“Given the numerous historical antecedents, it is likely that—probably sooner rather than later—politics would get in the way of such clinical assessments.“
n 1961, Dr. Thomas Szasz published his book The Myth of Mental Illness. This helped to give rise to the anti-psychiatry movement, which, for decades, was associated with figures from the Left (most notably, Michel Foucault). However, today, this skepticism about the merits of psychiatry is perhaps more readily associated with fringe groups, such as Scientologists.
Although contemporary defenders of anti-psychiatry may make some bizarre claims, The Myth of Mental Illness, itself, was not especially outrageous. Szasz’s argument was straightforward: There is no objective criteria to separate the normal from the pathological when it comes to mental health. Consequently, psychiatry easily lends itself to abuse by political actors, who are eager to justify their actions by appealing to psychiatric labels. In Szasz’s words, “…Today, when Medicine and the State are allied, people accept therapeutic justifications for state-sanctioned coercion. This is how, some two hundred years ago, psychiatry became an arm of the coercive apparatus of the state. And this is why today all of medicine threatens to become transformed from personal therapy into political tyranny.”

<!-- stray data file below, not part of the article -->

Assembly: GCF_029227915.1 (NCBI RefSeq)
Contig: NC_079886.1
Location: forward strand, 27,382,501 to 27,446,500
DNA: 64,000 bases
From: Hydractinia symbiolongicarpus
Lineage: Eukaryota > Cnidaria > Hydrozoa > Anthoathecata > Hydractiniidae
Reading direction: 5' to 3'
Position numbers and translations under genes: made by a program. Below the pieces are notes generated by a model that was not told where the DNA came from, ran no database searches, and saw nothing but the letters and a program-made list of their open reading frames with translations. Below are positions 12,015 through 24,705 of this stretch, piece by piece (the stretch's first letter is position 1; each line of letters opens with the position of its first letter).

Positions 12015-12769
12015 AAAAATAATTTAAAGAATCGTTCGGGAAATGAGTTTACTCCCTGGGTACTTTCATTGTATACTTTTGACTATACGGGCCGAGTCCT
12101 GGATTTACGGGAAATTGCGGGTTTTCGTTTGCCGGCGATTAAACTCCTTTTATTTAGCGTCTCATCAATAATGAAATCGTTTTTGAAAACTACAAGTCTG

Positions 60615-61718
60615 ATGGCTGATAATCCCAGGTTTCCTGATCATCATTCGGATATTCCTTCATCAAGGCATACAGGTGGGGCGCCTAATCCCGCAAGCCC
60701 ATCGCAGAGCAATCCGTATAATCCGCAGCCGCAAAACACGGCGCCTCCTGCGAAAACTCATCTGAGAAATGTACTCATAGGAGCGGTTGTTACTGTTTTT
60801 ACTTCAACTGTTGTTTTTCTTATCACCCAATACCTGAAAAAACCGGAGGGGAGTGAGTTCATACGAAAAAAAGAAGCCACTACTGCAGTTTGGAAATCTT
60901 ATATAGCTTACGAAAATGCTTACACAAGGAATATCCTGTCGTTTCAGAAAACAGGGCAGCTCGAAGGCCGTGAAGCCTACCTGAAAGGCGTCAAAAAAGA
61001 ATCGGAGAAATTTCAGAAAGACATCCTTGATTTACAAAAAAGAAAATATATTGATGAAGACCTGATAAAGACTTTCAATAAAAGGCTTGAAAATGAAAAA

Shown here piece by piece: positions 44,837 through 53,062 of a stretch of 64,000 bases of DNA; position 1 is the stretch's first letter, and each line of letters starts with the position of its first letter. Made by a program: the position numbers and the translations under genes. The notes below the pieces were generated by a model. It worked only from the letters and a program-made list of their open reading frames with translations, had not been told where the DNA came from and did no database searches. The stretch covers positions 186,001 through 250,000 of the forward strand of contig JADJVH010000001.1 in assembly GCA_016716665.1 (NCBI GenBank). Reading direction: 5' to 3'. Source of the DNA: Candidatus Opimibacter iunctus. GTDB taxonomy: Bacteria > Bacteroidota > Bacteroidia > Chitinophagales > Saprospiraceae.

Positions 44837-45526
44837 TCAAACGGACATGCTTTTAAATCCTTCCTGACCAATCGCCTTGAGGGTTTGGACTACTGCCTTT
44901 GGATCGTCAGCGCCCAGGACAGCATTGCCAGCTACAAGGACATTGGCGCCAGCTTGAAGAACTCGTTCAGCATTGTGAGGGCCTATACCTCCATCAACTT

Szasz’s position is too extreme. In psychiatry, diagnostic criteria may not be as robust as in, say, cardiology; nevertheless, it is still possible to differentiate between a psychotic and a normal person, and, thankfully, this allows for more efficient treatment of those struggling with mental disorders. As psychiatry becomes increasingly intertwined with neuroscience, psychiatrists ever more understand the biological correlates of mental illness. As such, Szasz’s critique is outdated; there are now more objective criteria to diagnose patients with particular mental illnesses.